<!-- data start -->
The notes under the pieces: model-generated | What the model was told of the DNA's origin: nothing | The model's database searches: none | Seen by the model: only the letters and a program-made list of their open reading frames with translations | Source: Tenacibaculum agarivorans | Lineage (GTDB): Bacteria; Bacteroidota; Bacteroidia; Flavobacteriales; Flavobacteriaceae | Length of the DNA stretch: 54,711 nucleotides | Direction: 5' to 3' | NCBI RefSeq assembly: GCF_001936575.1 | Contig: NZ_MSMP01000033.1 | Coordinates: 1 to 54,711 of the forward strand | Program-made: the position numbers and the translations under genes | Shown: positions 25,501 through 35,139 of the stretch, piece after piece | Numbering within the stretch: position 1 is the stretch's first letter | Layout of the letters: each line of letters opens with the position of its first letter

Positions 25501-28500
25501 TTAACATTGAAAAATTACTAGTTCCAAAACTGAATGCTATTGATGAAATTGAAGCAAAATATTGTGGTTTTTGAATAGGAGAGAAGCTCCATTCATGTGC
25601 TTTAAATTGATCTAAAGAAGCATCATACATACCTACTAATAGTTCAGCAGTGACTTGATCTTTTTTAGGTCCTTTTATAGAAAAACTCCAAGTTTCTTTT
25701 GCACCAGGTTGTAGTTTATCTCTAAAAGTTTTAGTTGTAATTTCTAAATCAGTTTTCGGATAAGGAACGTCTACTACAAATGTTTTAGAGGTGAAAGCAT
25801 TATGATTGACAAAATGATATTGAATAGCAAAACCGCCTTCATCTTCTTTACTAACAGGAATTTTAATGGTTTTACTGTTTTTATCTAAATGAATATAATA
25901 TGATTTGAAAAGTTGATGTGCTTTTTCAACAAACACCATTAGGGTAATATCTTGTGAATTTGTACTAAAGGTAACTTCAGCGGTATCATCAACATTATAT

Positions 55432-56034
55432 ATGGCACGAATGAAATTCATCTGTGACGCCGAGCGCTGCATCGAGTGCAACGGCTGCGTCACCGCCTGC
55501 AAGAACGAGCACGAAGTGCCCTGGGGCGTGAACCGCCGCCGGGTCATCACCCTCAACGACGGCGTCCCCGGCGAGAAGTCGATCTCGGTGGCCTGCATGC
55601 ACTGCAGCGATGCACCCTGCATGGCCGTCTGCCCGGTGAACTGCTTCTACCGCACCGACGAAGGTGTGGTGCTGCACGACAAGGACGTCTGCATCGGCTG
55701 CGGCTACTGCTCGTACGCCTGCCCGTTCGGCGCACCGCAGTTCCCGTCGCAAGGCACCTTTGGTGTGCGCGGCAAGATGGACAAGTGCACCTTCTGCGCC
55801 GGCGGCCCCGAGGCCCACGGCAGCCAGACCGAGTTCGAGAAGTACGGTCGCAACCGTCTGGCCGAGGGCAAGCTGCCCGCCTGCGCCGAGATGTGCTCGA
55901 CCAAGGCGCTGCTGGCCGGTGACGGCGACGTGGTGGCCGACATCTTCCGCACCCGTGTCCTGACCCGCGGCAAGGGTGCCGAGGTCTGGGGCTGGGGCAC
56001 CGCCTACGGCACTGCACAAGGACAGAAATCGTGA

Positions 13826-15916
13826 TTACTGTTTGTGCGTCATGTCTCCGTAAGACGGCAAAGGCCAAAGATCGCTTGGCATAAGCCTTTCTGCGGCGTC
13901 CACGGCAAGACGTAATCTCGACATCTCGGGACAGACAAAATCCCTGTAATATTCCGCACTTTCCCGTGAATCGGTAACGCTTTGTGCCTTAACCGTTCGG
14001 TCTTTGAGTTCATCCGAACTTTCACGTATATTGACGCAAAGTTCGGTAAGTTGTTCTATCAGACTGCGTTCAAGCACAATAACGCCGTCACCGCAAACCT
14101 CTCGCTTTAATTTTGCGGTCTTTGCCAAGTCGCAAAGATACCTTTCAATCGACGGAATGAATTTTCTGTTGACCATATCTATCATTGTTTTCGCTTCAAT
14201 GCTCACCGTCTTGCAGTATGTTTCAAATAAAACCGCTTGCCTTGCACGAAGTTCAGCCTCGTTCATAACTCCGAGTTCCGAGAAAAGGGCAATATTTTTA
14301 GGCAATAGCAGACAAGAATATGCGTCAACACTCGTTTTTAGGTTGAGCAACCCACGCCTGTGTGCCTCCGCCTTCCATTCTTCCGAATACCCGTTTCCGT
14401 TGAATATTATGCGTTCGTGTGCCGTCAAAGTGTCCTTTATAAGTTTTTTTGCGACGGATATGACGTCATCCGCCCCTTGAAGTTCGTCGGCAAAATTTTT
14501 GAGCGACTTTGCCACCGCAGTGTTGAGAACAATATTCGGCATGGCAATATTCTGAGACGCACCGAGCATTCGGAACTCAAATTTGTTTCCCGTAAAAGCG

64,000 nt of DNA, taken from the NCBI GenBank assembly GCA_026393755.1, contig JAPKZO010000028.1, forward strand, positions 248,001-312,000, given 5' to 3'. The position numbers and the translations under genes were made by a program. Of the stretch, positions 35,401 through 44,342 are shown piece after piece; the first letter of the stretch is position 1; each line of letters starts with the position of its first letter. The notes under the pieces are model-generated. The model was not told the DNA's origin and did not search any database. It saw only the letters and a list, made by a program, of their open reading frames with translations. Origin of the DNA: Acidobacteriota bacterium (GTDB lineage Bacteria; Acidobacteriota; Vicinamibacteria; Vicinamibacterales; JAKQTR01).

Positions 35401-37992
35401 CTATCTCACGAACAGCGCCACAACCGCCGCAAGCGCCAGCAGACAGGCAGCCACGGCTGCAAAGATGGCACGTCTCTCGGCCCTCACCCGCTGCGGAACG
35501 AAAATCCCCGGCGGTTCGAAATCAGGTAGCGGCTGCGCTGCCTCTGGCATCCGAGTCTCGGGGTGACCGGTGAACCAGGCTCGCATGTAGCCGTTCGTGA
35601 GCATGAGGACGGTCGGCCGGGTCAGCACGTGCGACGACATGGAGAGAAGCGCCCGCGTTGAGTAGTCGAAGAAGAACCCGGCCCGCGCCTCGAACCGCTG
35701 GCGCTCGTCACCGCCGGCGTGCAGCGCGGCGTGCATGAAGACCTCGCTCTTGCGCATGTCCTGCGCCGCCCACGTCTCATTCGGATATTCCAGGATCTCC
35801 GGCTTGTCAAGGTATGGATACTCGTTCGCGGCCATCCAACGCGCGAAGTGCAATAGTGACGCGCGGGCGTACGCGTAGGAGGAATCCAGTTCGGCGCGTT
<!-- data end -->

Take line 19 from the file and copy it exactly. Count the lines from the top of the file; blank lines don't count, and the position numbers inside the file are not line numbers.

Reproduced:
14001 TCTTTGAGTTCATCCGAACTTTCACGTATATTGACGCAAAGTTCGGTAAGTTGTTCTATCAGACTGCGTTCAAGCACAATAACGCCGTCACCGCAAACCT